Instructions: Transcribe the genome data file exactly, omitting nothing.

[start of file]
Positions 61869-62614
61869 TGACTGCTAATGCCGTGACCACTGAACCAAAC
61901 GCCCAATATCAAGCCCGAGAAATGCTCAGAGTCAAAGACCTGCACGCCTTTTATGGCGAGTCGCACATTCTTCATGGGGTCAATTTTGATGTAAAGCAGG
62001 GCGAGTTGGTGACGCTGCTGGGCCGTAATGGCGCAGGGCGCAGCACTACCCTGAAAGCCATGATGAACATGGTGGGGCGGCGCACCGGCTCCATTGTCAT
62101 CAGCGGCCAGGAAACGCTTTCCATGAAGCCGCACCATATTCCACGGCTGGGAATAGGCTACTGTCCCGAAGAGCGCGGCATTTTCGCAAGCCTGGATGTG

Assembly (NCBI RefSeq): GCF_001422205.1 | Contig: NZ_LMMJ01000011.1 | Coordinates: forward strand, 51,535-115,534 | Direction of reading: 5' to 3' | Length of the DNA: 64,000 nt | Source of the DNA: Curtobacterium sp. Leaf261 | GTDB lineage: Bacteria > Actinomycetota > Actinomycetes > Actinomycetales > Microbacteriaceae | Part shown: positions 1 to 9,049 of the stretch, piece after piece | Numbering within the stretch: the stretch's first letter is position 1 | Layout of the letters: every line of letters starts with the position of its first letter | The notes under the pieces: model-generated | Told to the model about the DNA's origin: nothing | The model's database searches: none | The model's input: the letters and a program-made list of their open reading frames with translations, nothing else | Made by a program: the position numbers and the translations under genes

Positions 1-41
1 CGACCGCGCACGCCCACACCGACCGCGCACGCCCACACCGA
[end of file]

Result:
Positions 61869-62614
61869 TGACTGCTAATGCCGTGACCACTGAACCAAAC
61901 GCCCAATATCAAGCCCGAGAAATGCTCAGAGTCAAAGACCTGCACGCCTTTTATGGCGAGTCGCACATTCTTCATGGGGTCAATTTTGATGTAAAGCAGG
62001 GCGAGTTGGTGACGCTGCTGGGCCGTAATGGCGCAGGGCGCAGCACTACCCTGAAAGCCATGATGAACATGGTGGGGCGGCGCACCGGCTCCATTGTCAT
62101 CAGCGGCCAGGAAACGCTTTCCATGAAGCCGCACCATATTCCACGGCTGGGAATAGGCTACTGTCCCGAAGAGCGCGGCATTTTCGCAAGCCTGGATGTG

Assembly (NCBI RefSeq): GCF_001422205.1 | Contig: NZ_LMMJ01000011.1 | Coordinates: forward strand, 51,535-115,534 | Direction of reading: 5' to 3' | Length of the DNA: 64,000 nt | Source of the DNA: Curtobacterium sp. Leaf261 | GTDB lineage: Bacteria > Actinomycetota > Actinomycetes > Actinomycetales > Microbacteriaceae | Part shown: positions 1 to 9,049 of the stretch, piece after piece | Numbering within the stretch: the stretch's first letter is position 1 | Layout of the letters: every line of letters starts with the position of its first letter | The notes under the pieces: model-generated | Told to the model about the DNA's origin: nothing | The model's database searches: none | The model's input: the letters and a program-made list of their open reading frames with translations, nothing else | Made by a program: the position numbers and the translations under genes

Positions 1-41
1 CGACCGCGCACGCCCACACCGACCGCGCACGCCCACACCGA